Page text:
Floral Decor is For the Birds...and Crabs


After spending some time in space with the last post, it is time to come back down to Earth and a more mundane topic: decorating. Believe it or not, humans are not the only animals that tap into the decorative properties of plants or even the only animals who use blooms to help romance blossom. Take a look at Dusty here, whose look is made all the more dapper with the addition of a succulent bow-tie. (Like Dusty's style? Inquire about your own floral bowtie or jewelry here.)


The Decorator Crab

Okay, so we jest with Dusty, who obviously has been subjected to the whims of his humans, but there are animals who decorate with plants without any prompting from people. Take, as one example, the decorator crab. Decorator crabs are actually a category of crab, about 75% of which decorate their shells in some manner. Their bodies are covered in tiny, velcro-like hairs that allow them to stick animals and plants alike to their carapace. (We like to shell out the occasional ten dollar word in this here blog.)


These crabs will affix living seaweed, algae, sponges and anemones (the animal, not the flower) to their backs in an effort to better blend into their environments. Attached anemones have the added benefit of being a stinging decor; talk about bobby trapping your lawn! But wait, there's more! These crabs are not only stylish but also socially conscious. They reuse, carefully removing decor from their old shells to reattach to their new shells when they molt.


The Bower Bird


Now, some of you may be protesting that the decorator crab's behavior is about camouflage, not about decorating to improve aesthetics. But for another animal, the bower bird, flowers are definitely about increasing the attractiveness of a space. The male bower bird courts potential mates by tricking out his bower with different, color-grouped decorations. These amorous avians show off their homes to potential mates, pointing out collections one at a time to elicit oohs and aahs. "Hey, look at my pile of pink petals over here and my collection of shiny, black beetle shells. They sure beat the blueberries and seeds of that guy over there!"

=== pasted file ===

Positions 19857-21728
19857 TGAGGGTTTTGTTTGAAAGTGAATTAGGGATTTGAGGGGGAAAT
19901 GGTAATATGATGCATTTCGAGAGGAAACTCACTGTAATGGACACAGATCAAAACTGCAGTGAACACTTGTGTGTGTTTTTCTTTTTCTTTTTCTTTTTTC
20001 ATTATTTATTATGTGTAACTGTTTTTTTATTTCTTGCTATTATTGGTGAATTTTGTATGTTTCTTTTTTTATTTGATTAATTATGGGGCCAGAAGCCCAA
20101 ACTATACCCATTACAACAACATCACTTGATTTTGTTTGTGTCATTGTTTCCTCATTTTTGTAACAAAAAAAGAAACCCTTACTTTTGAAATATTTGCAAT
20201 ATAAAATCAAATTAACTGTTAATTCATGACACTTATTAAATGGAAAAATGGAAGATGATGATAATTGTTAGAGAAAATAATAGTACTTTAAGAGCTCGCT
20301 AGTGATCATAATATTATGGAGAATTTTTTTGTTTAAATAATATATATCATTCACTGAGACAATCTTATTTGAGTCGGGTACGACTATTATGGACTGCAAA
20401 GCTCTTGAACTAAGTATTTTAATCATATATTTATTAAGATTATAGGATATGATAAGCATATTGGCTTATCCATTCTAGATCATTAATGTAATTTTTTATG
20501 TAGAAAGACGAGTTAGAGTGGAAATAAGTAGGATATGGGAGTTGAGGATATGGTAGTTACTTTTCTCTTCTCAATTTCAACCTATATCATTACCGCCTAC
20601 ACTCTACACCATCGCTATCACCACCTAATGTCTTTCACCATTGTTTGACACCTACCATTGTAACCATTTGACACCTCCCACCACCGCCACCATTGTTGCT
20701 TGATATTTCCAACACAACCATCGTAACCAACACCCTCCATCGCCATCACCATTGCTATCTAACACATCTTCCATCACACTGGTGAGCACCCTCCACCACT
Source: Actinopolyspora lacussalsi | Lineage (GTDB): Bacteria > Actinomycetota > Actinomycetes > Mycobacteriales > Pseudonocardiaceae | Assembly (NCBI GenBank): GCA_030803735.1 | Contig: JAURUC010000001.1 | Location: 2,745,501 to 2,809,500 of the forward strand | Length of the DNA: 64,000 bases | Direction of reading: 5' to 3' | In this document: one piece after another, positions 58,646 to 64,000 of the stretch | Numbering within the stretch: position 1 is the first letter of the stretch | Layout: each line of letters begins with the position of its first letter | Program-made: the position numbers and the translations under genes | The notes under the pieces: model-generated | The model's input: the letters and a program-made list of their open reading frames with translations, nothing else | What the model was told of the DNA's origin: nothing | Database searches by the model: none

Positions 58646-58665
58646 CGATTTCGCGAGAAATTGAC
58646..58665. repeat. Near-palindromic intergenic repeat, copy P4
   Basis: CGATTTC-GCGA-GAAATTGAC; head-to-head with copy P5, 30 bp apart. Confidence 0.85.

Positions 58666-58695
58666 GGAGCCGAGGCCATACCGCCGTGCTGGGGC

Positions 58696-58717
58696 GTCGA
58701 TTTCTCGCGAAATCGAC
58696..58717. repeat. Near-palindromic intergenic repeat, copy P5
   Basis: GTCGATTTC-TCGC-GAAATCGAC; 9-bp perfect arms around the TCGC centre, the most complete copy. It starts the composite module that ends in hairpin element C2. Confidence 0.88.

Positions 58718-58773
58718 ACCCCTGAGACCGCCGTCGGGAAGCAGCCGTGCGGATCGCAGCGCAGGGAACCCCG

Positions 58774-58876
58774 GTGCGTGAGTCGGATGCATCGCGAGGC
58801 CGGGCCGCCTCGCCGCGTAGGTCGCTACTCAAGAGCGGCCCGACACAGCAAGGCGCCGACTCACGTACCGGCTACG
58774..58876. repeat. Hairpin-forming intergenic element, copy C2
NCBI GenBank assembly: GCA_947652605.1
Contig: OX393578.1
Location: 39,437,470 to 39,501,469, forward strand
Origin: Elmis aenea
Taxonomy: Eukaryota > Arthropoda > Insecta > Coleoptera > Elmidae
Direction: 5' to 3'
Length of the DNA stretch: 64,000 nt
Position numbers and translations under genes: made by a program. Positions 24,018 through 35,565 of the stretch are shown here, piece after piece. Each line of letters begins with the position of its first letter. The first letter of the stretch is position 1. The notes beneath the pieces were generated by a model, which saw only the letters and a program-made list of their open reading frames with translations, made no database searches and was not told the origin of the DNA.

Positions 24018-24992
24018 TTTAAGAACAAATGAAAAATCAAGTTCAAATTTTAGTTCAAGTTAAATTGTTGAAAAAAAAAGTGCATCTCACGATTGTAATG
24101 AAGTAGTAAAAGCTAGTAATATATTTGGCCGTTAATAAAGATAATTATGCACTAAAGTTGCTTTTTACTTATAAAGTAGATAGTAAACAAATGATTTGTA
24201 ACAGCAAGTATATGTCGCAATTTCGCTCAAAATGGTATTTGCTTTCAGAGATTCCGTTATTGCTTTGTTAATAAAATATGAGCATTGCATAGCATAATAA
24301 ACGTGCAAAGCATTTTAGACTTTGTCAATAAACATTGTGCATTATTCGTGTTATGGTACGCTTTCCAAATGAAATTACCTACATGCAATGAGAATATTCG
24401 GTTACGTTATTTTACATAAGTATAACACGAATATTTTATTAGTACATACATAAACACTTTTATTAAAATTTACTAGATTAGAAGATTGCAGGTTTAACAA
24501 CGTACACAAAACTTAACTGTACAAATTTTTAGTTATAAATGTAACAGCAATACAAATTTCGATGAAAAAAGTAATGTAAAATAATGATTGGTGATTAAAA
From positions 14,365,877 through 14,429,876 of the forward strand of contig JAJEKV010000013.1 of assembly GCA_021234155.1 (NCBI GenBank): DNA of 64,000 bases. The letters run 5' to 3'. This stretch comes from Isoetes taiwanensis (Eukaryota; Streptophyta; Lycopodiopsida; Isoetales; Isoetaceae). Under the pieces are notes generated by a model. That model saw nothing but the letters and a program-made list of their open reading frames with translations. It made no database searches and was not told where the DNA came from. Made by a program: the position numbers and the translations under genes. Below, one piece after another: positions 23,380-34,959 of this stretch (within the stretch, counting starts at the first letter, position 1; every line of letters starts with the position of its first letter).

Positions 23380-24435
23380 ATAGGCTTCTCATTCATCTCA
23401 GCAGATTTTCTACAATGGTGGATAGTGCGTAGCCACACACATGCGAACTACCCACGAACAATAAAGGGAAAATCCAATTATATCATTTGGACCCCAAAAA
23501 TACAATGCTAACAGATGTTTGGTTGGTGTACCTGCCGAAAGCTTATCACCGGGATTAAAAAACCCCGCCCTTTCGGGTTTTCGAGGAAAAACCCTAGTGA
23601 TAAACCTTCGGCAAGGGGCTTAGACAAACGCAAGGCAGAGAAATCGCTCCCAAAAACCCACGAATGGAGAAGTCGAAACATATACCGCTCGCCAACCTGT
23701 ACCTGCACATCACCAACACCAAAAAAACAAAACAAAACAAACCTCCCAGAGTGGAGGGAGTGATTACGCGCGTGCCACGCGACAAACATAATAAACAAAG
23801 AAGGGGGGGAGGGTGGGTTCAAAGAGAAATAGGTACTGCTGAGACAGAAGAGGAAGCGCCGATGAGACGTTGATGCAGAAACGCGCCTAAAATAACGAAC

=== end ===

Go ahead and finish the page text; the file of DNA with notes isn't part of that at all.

And bower bird decor is never stagnant. The male will move pieces around and refresh items when needed. And once the male, and his bachelor pad, are chosen by a female, they mate, she goes off to build a nest and lay eggs, and he goes back to curating his space in an attempt to catch the next lady's eye. Feeling inspired? Want to add floral decor to or refresh the floral decor found in your space? Click here to see what Polycarp has on offer!







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